We are heading into uncharted territory. Finally, after seven years of training, we have a Good Horse. And that means the weeks ahead are about to get quite interesting.
I thought Ella Diva was quite a nice filly when I bought her out of a claiming race for my English owner. We’d been looking for a horse for months, tried to claim a few and failed, and were getting increasingly frustrated at the process. But we kept hunting, and in late June at Clairefontaine, there was a claiming race for two-year-olds that looked promising. We liked two or three on paper, and Ella Diva was one of them. When I saw her in the parade ring, she ticked all the boxes. Physically, she was just about perfect – not too big, but well put together, with straight legs, a clear eye and good, harmonious muscle. Even more impressive was her demeanor. She had only run once before, when she debuted a winner in Craon, but she was strolling the parade ring like she had done it a hundred times – calm, confident, paying no attention to other young horses acting silly.
She ran like an old pro, too, relaxing in midfield and then accelerating smartly to win when it was time to get serious. She looked like the real deal, and my owner agreed. She was in for the top price of 40,000 euros, so to be sure we got her we put in 43,511. Not too many horses get claimed for that kind of money, and the trainer said he wouldn’t defend, which made me slightly nervous until he explained that he had only paid 8,000 euros for her as a yearling, so with the two wins and selling for that price, he and his owners would make a more than tidy profit. I was even more nervous when the claiming box was opened and ours was the only bid. Turns out, I needn’t have worried.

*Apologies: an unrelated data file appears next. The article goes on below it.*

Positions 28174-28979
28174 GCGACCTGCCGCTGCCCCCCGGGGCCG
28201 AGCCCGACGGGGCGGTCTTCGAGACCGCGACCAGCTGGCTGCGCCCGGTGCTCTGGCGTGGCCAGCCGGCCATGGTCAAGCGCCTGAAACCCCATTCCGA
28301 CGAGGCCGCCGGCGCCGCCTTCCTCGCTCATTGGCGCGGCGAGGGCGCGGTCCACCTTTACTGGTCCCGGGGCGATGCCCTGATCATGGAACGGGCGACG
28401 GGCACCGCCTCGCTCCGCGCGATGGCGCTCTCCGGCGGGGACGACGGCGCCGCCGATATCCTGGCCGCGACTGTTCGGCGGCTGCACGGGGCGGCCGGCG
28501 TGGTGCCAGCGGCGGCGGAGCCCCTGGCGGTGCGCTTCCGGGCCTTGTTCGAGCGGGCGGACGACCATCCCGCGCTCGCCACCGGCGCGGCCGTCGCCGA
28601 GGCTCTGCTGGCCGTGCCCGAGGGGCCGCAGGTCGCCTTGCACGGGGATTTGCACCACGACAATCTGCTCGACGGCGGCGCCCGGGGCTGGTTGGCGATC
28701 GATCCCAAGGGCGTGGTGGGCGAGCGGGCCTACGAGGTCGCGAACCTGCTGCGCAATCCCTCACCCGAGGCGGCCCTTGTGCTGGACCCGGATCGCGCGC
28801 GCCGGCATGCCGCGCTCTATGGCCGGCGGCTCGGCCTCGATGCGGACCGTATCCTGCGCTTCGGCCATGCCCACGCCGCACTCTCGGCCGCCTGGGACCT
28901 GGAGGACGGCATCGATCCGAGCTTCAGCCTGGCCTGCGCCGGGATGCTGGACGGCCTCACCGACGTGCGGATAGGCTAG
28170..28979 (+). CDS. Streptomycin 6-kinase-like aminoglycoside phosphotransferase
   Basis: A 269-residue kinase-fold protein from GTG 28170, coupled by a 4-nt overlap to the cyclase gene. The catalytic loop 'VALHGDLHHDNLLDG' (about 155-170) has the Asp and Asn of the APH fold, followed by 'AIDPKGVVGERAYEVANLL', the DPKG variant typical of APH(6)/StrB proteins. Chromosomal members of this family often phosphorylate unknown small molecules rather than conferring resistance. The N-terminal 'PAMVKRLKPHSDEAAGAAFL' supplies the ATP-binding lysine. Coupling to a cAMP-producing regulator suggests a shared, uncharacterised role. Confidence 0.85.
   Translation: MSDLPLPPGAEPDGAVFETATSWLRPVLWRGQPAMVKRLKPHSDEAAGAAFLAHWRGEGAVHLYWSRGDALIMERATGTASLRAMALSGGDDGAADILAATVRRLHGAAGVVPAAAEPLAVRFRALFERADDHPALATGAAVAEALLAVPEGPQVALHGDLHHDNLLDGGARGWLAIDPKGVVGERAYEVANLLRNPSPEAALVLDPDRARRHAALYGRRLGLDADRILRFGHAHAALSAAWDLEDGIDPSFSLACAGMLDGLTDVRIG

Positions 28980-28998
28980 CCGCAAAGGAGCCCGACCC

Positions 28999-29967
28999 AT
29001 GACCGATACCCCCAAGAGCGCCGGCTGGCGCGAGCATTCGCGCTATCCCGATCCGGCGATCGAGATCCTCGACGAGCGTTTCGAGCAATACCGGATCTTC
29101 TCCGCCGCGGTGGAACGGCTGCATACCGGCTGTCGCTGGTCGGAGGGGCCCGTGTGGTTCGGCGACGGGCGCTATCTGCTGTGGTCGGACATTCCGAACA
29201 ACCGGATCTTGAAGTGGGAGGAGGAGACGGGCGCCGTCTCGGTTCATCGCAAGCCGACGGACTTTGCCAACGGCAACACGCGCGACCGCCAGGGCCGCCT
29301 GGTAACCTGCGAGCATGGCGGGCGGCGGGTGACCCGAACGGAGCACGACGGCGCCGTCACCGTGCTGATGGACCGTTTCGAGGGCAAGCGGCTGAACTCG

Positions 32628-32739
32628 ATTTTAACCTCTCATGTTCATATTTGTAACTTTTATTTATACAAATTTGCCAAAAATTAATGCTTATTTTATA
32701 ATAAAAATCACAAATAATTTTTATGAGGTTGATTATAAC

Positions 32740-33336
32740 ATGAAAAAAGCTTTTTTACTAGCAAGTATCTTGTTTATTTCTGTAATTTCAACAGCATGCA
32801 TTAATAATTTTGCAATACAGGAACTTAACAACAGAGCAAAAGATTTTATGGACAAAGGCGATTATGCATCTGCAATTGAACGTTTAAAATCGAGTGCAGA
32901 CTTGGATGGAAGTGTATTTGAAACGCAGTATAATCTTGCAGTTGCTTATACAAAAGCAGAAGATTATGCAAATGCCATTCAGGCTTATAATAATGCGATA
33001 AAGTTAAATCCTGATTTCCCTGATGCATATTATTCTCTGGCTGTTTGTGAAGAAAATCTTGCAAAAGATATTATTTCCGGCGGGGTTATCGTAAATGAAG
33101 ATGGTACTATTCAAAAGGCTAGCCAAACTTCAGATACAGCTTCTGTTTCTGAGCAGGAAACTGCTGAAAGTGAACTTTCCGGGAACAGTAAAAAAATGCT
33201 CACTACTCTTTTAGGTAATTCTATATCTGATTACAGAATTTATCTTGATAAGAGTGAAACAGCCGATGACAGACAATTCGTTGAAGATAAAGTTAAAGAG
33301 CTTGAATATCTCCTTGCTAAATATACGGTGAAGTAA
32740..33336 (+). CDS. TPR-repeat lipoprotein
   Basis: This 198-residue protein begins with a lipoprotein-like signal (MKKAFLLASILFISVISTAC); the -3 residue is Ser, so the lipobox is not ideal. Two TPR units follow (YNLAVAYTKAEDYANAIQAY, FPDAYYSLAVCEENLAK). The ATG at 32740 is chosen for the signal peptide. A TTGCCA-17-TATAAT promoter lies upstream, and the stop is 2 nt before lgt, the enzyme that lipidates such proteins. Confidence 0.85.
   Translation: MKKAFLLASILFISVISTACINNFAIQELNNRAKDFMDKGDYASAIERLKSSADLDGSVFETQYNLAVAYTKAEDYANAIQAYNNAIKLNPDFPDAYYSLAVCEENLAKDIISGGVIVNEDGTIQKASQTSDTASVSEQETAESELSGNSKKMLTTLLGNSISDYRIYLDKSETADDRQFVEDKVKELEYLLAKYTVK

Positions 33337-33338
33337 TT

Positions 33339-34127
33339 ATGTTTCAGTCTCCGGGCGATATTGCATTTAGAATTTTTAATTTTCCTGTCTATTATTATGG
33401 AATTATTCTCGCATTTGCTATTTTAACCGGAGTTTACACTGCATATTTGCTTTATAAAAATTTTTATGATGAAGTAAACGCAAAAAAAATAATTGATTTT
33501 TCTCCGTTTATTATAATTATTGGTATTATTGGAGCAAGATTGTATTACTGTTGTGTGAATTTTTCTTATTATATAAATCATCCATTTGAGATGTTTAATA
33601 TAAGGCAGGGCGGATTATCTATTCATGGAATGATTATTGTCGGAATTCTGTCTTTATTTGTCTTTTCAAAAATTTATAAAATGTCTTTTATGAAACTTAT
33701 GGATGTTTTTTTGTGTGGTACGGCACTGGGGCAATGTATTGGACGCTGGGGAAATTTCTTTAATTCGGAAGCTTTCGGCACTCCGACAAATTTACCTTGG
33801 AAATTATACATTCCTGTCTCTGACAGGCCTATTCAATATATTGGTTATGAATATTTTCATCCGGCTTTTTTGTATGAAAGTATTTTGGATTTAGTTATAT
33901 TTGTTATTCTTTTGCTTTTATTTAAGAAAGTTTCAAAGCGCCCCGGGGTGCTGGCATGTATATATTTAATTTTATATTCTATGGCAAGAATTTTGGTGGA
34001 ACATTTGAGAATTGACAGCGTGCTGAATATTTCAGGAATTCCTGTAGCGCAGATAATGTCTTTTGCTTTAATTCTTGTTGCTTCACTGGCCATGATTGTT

Ella settled into our yard like she’d been there her whole life. She didn’t seem to care where she was, as long as there was a good bed to sleep in (there was) and a regular supply of good food (there was that, too). I had claimed her to race at the week-long summer festival in Vichy, and she trained up to that race perfectly. It was a step up in company, and Ella was perhaps mildly surprised at the effort required to win, because she managed it only by a nose. But win she did, so now it was time to play some serious poker. Could she step up again? We came back to Vichy two weeks later for a Listed race, the Prix Jouvenceaux et Jouvencelles. And she did it again, but showing tougher stuff this time. She was headed in the stretch, but fought back just enough to get a head in front when it counted.
And now, all of a sudden, we are in possession of an undefeated, black-type two-year-old filly. That, of course, is when the phone starts ringing. We have offers for eight times what we paid for her. The smart money says “sell.” She has done what we have asked, but only just, and she will now have to face much, much tougher company. Can she do it? The stakes have been raised considerably.
Her owners are no strangers to racing, and they know that the Good Horse comes along only rarely, if at all. If they sell, they will buy two or three more – and probably not have one as good. Or maybe they will.
We got together the other night for dinner to celebrate the Listed win. It was a family affair, there was singing, laughing and drinking out of the trophy. Selling, for the moment, doesn’t look likely. Who can blame them? The logical program for this filly is a Group 3 race in Chantilly, then on to a Group 1 try at Longchamp on Arc Day. We’re entered for Chantilly, and we’ll enter for Longchamp, too. For the moment, the owners want to go all in. Should be quite the game!